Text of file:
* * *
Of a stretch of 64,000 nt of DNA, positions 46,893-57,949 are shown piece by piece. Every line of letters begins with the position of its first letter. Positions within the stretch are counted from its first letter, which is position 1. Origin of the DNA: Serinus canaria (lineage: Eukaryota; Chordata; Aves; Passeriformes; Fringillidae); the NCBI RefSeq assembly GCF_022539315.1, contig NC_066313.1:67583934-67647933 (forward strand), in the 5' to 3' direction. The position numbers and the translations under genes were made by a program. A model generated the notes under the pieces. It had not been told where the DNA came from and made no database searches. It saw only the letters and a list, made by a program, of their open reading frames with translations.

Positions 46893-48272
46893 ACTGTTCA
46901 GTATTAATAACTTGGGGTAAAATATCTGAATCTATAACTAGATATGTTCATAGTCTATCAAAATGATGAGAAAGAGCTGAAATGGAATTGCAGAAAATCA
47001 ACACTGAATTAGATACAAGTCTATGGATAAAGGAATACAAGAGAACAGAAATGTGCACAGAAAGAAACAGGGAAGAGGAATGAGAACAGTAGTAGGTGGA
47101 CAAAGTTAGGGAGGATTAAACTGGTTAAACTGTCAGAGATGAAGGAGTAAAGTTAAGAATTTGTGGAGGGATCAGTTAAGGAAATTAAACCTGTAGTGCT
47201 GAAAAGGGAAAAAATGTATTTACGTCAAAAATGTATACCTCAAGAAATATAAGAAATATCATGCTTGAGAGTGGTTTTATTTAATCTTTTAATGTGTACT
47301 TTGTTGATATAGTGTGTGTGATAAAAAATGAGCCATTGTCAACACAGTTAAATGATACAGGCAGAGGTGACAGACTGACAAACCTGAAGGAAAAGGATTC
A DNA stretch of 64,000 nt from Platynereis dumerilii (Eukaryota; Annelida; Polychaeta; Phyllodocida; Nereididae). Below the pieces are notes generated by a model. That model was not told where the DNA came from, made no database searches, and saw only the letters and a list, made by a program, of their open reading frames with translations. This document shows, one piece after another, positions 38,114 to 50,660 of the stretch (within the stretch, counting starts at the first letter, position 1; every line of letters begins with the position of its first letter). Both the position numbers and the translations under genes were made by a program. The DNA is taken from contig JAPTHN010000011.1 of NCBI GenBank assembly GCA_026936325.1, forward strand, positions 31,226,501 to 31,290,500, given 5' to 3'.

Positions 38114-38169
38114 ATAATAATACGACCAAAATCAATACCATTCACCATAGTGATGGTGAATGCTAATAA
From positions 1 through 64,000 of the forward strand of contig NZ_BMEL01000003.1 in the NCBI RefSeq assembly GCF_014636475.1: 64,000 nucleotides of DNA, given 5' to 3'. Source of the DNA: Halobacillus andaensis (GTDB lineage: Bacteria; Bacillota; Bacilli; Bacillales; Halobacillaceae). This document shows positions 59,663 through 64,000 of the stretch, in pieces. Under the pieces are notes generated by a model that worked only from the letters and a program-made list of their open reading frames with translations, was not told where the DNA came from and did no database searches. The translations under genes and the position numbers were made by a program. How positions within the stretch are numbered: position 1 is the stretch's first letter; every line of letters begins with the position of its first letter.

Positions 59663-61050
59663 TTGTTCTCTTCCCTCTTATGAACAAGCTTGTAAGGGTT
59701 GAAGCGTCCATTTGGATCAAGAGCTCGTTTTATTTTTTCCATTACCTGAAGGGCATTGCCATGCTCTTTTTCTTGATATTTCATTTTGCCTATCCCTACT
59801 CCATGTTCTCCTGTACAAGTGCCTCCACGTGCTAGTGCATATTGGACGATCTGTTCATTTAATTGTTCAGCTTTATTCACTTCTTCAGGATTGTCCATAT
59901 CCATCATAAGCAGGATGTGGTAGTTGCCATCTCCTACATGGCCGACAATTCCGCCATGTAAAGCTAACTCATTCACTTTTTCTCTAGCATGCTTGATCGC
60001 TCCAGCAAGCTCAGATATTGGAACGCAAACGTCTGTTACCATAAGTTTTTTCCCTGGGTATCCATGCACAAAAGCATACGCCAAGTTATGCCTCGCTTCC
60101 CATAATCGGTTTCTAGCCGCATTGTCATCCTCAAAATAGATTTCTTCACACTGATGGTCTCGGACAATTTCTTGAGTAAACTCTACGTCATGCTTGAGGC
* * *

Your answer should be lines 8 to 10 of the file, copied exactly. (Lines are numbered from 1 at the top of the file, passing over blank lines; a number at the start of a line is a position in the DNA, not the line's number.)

47301 TTGTTGATATAGTGTGTGTGATAAAAAATGAGCCATTGTCAACACAGTTAAATGATACAGGCAGAGGTGACAGACTGACAAACCTGAAGGAAAAGGATTC
A DNA stretch of 64,000 nt from Platynereis dumerilii (Eukaryota; Annelida; Polychaeta; Phyllodocida; Nereididae). Below the pieces are notes generated by a model. That model was not told where the DNA came from, made no database searches, and saw only the letters and a list, made by a program, of their open reading frames with translations. This document shows, one piece after another, positions 38,114 to 50,660 of the stretch (within the stretch, counting starts at the first letter, position 1; every line of letters begins with the position of its first letter). Both the position numbers and the translations under genes were made by a program. The DNA is taken from contig JAPTHN010000011.1 of NCBI GenBank assembly GCA_026936325.1, forward strand, positions 31,226,501 to 31,290,500, given 5' to 3'.

Positions 38114-38169